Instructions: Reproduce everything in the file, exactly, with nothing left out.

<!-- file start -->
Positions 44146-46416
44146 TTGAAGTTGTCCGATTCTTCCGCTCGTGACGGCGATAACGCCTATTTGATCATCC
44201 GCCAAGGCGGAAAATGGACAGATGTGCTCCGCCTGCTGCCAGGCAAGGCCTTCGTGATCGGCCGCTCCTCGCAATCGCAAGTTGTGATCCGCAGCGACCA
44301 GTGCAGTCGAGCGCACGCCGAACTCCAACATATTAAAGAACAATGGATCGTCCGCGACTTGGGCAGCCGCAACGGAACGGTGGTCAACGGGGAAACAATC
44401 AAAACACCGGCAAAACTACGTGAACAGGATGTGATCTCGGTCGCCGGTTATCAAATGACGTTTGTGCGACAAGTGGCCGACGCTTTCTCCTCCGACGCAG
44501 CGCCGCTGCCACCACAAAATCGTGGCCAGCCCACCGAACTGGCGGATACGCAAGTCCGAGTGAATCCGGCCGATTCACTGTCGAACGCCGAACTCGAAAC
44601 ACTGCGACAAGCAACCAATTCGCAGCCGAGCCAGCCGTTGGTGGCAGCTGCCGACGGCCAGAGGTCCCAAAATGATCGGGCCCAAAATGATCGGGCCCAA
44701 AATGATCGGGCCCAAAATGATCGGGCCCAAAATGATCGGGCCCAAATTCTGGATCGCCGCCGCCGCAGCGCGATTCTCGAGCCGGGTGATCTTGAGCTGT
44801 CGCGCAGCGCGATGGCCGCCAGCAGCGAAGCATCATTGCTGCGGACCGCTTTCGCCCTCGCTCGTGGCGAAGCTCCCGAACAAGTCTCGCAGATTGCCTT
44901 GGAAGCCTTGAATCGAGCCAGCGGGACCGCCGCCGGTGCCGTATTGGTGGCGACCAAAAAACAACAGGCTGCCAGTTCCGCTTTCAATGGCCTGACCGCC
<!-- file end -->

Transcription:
Positions 44146-46416
44146 TTGAAGTTGTCCGATTCTTCCGCTCGTGACGGCGATAACGCCTATTTGATCATCC
44201 GCCAAGGCGGAAAATGGACAGATGTGCTCCGCCTGCTGCCAGGCAAGGCCTTCGTGATCGGCCGCTCCTCGCAATCGCAAGTTGTGATCCGCAGCGACCA
44301 GTGCAGTCGAGCGCACGCCGAACTCCAACATATTAAAGAACAATGGATCGTCCGCGACTTGGGCAGCCGCAACGGAACGGTGGTCAACGGGGAAACAATC
44401 AAAACACCGGCAAAACTACGTGAACAGGATGTGATCTCGGTCGCCGGTTATCAAATGACGTTTGTGCGACAAGTGGCCGACGCTTTCTCCTCCGACGCAG
44501 CGCCGCTGCCACCACAAAATCGTGGCCAGCCCACCGAACTGGCGGATACGCAAGTCCGAGTGAATCCGGCCGATTCACTGTCGAACGCCGAACTCGAAAC
44601 ACTGCGACAAGCAACCAATTCGCAGCCGAGCCAGCCGTTGGTGGCAGCTGCCGACGGCCAGAGGTCCCAAAATGATCGGGCCCAAAATGATCGGGCCCAA
44701 AATGATCGGGCCCAAAATGATCGGGCCCAAAATGATCGGGCCCAAATTCTGGATCGCCGCCGCCGCAGCGCGATTCTCGAGCCGGGTGATCTTGAGCTGT
44801 CGCGCAGCGCGATGGCCGCCAGCAGCGAAGCATCATTGCTGCGGACCGCTTTCGCCCTCGCTCGTGGCGAAGCTCCCGAACAAGTCTCGCAGATTGCCTT
44901 GGAAGCCTTGAATCGAGCCAGCGGGACCGCCGCCGGTGCCGTATTGGTGGCGACCAAAAAACAACAGGCTGCCAGTTCCGCTTTCAATGGCCTGACCGCC